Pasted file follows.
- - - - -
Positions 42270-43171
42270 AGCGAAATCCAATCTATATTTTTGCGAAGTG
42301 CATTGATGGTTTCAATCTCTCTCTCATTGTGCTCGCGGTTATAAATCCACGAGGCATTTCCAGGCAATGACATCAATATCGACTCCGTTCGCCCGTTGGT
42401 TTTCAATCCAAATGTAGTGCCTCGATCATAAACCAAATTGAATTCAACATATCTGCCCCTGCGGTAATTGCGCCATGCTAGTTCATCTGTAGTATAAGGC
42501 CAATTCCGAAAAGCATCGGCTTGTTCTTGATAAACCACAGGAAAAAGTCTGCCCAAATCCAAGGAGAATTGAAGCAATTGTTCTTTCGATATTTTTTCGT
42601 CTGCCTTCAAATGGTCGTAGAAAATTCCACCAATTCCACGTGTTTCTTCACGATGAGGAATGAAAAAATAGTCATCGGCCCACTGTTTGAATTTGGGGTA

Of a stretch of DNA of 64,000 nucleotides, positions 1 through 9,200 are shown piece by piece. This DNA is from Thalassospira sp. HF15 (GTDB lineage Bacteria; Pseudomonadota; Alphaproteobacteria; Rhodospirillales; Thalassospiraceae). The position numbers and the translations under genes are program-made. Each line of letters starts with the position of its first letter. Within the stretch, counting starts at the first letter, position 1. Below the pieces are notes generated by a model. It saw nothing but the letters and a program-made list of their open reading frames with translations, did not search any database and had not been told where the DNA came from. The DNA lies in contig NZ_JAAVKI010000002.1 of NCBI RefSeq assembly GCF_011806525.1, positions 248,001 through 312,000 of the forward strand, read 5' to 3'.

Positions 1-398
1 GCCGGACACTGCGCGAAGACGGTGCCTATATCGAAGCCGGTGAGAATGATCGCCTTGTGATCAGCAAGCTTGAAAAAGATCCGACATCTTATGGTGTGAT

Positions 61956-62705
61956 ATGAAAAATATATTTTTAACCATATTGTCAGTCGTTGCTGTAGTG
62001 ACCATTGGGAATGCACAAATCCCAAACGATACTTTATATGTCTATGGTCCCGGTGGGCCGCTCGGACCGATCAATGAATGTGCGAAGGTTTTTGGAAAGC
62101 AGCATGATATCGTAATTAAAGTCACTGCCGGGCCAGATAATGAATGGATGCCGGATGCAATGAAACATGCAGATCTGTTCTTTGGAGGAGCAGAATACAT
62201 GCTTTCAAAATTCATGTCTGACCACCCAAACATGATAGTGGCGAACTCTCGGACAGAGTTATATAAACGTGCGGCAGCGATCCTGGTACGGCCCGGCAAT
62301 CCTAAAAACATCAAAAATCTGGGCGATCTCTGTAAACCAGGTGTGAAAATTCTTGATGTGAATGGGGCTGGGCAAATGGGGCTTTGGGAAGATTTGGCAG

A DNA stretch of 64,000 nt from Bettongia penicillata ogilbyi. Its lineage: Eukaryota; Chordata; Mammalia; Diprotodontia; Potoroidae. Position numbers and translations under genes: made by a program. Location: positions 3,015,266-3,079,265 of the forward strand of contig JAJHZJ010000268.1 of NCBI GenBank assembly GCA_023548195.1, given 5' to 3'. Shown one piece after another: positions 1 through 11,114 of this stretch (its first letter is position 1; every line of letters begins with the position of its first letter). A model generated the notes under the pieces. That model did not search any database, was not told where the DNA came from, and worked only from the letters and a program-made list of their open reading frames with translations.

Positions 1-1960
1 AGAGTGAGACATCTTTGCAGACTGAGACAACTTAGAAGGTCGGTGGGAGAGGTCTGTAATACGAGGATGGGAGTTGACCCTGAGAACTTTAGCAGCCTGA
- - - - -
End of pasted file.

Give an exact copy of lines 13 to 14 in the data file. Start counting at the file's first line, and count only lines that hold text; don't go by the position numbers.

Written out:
62101 AGCATGATATCGTAATTAAAGTCACTGCCGGGCCAGATAATGAATGGATGCCGGATGCAATGAAACATGCAGATCTGTTCTTTGGAGGAGCAGAATACAT
62201 GCTTTCAAAATTCATGTCTGACCACCCAAACATGATAGTGGCGAACTCTCGGACAGAGTTATATAAACGTGCGGCAGCGATCCTGGTACGGCCCGGCAAT